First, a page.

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FDA approves first marijuana-based prescription drug

The agency has approved a cannabis-based drug to treat two types of epileptic syndromes

Photo (c) Morrison1977 - Getty Images
The U.S. Food and Drug Administration (FDA) announced on Monday that it has approved the first marijuana-based prescription medication.

In a statement, the agency said it has approved a drug called Epidiolex, a plant-derived oral solution of cannabidiol (or CBD), “for the treatment of seizures associated with two rare and severe forms of epilepsy, Lennox-Gastaut syndrome and Dravet syndrome, in patients 2 years of age and older."

CBD is a chemical component of marijuana that does not create any “high” in users. The agency’s approval of the drug is being called historic, as it marks the first time the FDA has approved such a product for any medicinal use.

An important milestone

FDA Commissioner Dr. Scott Gottlieb called the approval “an important medical advance.”

"Because of the adequate and well-controlled clinical studies that supported this approval, prescribers can have confidence in the drug's uniform strength and consistent delivery,” Gottlieb said.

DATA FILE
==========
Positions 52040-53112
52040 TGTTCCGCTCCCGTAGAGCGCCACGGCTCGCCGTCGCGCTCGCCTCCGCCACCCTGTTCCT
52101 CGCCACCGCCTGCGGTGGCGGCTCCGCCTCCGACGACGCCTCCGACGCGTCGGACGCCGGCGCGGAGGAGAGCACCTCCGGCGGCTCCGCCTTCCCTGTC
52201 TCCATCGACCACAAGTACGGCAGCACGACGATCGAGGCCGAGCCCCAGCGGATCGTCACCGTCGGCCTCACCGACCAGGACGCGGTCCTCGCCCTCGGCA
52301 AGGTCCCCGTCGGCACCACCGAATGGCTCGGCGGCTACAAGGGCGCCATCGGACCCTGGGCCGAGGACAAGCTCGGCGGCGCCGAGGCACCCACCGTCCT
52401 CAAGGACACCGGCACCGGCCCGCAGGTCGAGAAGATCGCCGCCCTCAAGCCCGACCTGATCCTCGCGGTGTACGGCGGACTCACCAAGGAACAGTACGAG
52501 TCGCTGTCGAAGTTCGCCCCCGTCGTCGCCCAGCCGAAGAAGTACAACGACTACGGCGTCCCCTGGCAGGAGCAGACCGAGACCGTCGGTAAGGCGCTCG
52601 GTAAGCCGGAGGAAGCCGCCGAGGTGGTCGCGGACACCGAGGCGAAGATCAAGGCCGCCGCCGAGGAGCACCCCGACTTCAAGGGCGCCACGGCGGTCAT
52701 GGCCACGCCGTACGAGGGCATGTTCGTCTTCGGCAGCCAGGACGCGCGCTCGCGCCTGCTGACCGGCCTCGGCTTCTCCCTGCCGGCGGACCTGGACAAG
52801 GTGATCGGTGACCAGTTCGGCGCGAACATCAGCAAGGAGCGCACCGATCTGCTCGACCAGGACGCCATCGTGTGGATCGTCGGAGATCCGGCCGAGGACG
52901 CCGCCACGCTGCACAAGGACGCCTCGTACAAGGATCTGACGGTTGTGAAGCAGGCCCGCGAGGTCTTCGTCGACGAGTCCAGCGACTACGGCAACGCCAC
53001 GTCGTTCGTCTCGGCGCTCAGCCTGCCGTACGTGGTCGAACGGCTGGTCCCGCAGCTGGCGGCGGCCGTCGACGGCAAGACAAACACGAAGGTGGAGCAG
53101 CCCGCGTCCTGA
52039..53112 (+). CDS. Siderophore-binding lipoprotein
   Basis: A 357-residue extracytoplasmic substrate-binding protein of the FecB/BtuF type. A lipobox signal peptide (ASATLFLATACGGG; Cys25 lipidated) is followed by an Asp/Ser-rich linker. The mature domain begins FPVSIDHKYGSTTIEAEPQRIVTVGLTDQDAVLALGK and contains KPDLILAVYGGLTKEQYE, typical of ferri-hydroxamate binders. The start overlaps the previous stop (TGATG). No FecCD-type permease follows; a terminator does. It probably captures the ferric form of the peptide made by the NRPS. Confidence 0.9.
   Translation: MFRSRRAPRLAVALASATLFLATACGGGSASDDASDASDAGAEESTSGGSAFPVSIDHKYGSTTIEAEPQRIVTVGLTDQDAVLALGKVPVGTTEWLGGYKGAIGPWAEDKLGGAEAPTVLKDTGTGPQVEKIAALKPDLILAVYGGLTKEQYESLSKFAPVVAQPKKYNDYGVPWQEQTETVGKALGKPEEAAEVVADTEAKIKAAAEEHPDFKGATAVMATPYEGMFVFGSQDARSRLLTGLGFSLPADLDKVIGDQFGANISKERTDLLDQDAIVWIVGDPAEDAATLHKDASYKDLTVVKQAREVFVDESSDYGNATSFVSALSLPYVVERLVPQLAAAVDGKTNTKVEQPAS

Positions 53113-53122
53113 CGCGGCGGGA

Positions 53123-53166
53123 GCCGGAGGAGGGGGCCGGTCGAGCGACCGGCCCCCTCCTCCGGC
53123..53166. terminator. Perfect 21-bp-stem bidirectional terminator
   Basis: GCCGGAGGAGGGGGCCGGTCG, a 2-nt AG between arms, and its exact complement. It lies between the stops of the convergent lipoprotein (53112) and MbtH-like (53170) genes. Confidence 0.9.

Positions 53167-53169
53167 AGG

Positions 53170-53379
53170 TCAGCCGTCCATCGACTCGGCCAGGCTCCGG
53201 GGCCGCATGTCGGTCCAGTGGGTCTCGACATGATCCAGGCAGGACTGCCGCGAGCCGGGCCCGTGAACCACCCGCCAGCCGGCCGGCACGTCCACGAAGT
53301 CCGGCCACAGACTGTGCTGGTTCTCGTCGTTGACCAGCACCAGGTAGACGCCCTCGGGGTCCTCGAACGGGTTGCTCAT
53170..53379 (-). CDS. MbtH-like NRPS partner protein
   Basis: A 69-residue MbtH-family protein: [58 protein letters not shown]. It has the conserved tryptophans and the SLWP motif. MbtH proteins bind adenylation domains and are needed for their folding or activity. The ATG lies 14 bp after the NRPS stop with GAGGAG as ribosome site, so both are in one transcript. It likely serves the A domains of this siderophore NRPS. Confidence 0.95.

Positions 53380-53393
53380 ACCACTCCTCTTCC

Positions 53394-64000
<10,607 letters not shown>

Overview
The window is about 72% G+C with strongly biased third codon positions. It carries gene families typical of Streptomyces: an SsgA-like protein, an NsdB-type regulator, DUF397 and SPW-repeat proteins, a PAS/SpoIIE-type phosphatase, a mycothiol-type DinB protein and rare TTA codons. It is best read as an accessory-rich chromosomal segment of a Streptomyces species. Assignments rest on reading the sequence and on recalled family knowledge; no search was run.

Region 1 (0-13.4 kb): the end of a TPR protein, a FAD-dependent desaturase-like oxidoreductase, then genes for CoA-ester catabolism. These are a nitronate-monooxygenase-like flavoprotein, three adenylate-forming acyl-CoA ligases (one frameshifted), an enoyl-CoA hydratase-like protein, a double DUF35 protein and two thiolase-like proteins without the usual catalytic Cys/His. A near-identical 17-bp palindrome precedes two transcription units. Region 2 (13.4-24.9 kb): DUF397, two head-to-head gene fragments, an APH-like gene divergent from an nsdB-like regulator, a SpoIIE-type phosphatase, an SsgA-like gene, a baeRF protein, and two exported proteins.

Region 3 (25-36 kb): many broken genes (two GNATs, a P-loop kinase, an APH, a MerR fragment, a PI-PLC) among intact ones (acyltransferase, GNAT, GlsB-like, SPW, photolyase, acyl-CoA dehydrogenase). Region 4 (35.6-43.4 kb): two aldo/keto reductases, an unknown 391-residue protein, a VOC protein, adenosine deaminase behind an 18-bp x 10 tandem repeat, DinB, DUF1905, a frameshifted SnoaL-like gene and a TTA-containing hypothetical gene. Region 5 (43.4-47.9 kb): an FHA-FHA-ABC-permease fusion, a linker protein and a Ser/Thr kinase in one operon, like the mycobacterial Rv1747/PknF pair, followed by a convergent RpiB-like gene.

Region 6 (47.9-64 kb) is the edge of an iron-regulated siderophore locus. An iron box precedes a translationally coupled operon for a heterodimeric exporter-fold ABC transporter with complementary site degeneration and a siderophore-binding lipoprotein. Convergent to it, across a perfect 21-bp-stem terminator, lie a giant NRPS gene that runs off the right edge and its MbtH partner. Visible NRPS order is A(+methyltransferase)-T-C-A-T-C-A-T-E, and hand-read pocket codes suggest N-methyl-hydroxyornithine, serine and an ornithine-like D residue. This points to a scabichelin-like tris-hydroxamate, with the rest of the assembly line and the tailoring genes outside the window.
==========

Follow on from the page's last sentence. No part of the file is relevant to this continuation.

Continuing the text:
Justin Gover, CEO of GW Pharmaceuticals, the UK-based company behind the drug, said the approval signals "validation of the science of cannabinoid medication."

“Today’s approval of Epidiolex is a historic milestone, offering patients and their families the first and only FDA-approved CBD medicine to treat two severe, childhood-onset epilepsies,” Gover said in a statement.

“These patients deserve and will soon have access to a cannabinoid medicine that has been thoroughly studied in clinical trials, manufactured to assure quality and consistency, and available by prescription under a physician’s care.”

Reclassifying CBD

Although CBD is currently classified as a Schedule I substance, the FDA found in its review of the medication that its potential for abuse is low. Earlier this year, an expert advisory panel for the FDA voted unanimously to recommend Epidiolex’s approval and stated that “CBD has a negligible abuse potential.

The FDA noted in its announcement that it informs and advises the DEA about scheduled substances and is expected to advise the DEA to reclassify CBD in the coming weeks.

“The FDA prepares and transmits, through the U.S. Department of Health and Human Services, a medical and scientific analysis of substances subject to scheduling, like CBD, and provides recommendations to the Drug Enforcement Administration (DEA) regarding controls under the CSA. DEA is required to make a scheduling determination.”

Reclassification of CBD could set the stage for the approval of other cannabis-derived medications. It could also ease restrictions on marijuana-related research.

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